Glossary (click letters)
For an adjustable-rate mortgage (ARM), a limitation on the amount the interest rate or mortgage payments may increase or decrease.
• See also "Lifetime Payment Cap," "Lifetime Rate Cap," "Periodic Payment Cap," and "Periodic Rate Cap"
A refinance transaction in which the borrower receives additional funds over and above the amount needed to repay the existing mortgage, closing costs, points, and any subordinate liens.
Certificate of Deposit
A document issued by a bank or other financial institution that is evidence of a deposit, with the issuer's promise to return the deposit plus earnings at a specified interest rate within a specified time period.
Certificate of Eligibility
A document issued by the U.S. Department of Veterans Affairs (VA) certifying a veteran's eligibility for a VA-guaranteed mortgage loan.
Chain of Title
The history of all of the documents that have transferred title to a parcel of real property, starting with the earliest existing document and ending with the most recent.
A change in the original construction plans ordered by the property owner or general contractor.
Ownership that is free of liens, defects, or other legal encumbrances.
The process of completing a financial transaction. For mortgage loans, the process of signing mortgage documents, disbursing funds, and, if applicable, transferring ownership of the property. In some jurisdictions, closing is referred to as "escrow," a process by which a buyer and seller deliver legal documents to a third party who completes the transaction in accordance with their instructions.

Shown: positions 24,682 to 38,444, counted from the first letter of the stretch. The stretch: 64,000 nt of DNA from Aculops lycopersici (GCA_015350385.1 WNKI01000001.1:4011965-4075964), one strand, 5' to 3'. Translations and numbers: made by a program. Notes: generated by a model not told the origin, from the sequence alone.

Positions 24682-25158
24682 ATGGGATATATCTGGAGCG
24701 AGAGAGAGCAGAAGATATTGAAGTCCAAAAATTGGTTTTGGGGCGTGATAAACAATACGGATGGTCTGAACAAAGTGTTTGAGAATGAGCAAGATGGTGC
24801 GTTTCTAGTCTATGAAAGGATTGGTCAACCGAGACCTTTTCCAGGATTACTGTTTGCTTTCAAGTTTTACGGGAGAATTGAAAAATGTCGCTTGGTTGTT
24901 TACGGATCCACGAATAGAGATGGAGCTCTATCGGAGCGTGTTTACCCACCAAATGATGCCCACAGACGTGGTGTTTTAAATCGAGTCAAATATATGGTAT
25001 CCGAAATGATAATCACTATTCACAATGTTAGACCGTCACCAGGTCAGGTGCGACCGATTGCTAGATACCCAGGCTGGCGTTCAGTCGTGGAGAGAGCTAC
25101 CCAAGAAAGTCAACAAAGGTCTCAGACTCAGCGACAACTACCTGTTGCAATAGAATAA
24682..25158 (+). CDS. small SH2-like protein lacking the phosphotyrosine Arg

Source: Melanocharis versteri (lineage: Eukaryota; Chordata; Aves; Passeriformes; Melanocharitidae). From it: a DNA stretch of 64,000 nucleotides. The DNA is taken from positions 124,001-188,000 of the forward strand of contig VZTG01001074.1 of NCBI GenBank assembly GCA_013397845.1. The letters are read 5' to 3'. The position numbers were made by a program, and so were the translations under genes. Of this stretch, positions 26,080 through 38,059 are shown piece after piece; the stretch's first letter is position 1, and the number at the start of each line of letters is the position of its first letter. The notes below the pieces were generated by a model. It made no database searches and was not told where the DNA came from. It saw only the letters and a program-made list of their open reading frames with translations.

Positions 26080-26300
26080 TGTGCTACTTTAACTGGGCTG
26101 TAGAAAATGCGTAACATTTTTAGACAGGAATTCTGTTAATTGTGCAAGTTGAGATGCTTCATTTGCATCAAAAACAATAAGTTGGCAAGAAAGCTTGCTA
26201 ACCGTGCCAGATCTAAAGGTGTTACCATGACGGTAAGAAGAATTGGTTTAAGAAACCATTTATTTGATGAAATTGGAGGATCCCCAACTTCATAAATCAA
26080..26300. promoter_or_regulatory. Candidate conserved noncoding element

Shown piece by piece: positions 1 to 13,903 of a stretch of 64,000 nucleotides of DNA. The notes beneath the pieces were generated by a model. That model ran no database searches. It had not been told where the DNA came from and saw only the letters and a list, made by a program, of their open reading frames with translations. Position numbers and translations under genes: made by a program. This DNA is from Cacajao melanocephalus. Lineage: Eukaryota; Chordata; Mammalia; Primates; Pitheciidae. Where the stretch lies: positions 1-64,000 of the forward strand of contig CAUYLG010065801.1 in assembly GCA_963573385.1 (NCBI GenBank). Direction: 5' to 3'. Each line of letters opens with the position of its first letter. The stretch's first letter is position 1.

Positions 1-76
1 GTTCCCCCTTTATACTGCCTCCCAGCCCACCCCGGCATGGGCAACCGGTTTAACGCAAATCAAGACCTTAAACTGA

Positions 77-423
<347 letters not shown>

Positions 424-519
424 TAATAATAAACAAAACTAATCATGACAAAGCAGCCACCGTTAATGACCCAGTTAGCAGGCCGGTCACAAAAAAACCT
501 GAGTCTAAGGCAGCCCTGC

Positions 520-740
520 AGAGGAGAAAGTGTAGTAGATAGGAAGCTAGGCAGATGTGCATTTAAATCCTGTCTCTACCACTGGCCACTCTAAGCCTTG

• Also see "Settlement"
The person or entity that coordinates the various closing activities, including the preparation and recordation of closing documents and the disbursement of funds. (May be referred to as an escrow agent or settlement agent in some jurisdictions.) Typically the closing is conducted by title companies, escrow companies or attorneys.
The fees charged in connection with a mortgage loan transaction. Money paid by a buyer (and/or seller or other third party, if applicable) to effect the closing of a mortgage loan, generally including, but not limited to a loan origination fee, title examination and insurance, survey, attorney's fee, and prepaid items, such as escrow deposits for taxes and insurance.
The date on which the sale of a property is to be finalized and a loan transaction completed. Often, a real estate sales professional coordinates the setting of this date with the buyer, the seller, the closing agent, and the lender.
• See "HUD-1 Settlement Statement"
Any borrower other than the first borrower whose name appears on the application and mortgage note, even when that person owns the property jointly with the first borrower and shares liability for the note.
An asset that is pledged as security for a loan. The borrower risks losing the asset if the loan is not repaid according to the terms of the loan agreement.
The efforts a lender takes to collect past due payments.
The fee charged for services performed, usually based on a percentage of the price of the items sold (such as the fee a real estate agent earns on the sale of a house).